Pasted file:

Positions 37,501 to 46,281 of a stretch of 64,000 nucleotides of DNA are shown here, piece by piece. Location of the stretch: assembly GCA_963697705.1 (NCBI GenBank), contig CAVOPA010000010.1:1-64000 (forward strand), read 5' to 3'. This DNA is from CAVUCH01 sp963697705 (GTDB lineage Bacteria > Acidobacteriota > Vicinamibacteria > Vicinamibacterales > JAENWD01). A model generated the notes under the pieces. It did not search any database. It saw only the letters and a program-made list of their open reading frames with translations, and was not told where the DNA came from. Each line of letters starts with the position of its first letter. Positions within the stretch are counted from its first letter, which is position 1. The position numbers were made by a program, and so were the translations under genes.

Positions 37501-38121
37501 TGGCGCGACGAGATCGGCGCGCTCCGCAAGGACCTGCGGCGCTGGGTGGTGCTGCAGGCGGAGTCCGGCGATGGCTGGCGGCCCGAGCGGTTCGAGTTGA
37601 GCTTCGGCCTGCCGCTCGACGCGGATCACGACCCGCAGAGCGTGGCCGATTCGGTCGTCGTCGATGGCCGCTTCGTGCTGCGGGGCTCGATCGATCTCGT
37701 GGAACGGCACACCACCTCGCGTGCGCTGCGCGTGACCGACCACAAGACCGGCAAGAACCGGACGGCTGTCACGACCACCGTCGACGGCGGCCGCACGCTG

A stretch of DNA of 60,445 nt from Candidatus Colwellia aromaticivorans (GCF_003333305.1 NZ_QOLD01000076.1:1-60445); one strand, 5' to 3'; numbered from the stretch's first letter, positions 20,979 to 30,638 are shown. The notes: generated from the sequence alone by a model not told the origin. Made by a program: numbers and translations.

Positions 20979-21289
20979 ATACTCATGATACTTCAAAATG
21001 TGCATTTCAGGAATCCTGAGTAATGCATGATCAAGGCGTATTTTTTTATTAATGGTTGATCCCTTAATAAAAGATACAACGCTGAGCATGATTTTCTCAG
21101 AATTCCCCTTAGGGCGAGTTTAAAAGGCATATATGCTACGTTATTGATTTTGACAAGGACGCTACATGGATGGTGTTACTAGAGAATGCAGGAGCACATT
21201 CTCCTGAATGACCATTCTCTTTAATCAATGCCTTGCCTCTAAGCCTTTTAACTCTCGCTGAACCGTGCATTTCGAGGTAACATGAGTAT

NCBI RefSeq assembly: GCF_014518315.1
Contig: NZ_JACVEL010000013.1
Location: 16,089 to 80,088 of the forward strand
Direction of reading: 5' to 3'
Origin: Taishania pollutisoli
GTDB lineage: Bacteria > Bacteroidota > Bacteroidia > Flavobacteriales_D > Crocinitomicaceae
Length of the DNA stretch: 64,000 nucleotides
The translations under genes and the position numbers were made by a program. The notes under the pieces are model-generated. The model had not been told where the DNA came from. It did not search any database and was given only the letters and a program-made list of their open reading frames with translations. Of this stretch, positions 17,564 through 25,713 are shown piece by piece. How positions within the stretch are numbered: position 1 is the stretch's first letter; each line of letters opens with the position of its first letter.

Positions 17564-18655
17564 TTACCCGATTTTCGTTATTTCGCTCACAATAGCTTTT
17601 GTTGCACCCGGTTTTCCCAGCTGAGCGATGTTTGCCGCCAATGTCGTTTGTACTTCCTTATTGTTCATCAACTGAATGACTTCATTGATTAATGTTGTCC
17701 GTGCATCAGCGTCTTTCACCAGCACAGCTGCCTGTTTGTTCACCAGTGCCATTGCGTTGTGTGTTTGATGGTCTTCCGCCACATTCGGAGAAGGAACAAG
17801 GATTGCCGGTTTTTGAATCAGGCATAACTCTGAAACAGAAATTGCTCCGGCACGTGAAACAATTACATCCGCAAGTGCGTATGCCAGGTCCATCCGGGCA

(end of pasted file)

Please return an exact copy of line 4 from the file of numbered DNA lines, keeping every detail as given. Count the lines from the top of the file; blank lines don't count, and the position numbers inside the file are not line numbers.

37601 GCTTCGGCCTGCCGCTCGACGCGGATCACGACCCGCAGAGCGTGGCCGATTCGGTCGTCGTCGATGGCCGCTTCGTGCTGCGGGGCTCGATCGATCTCGT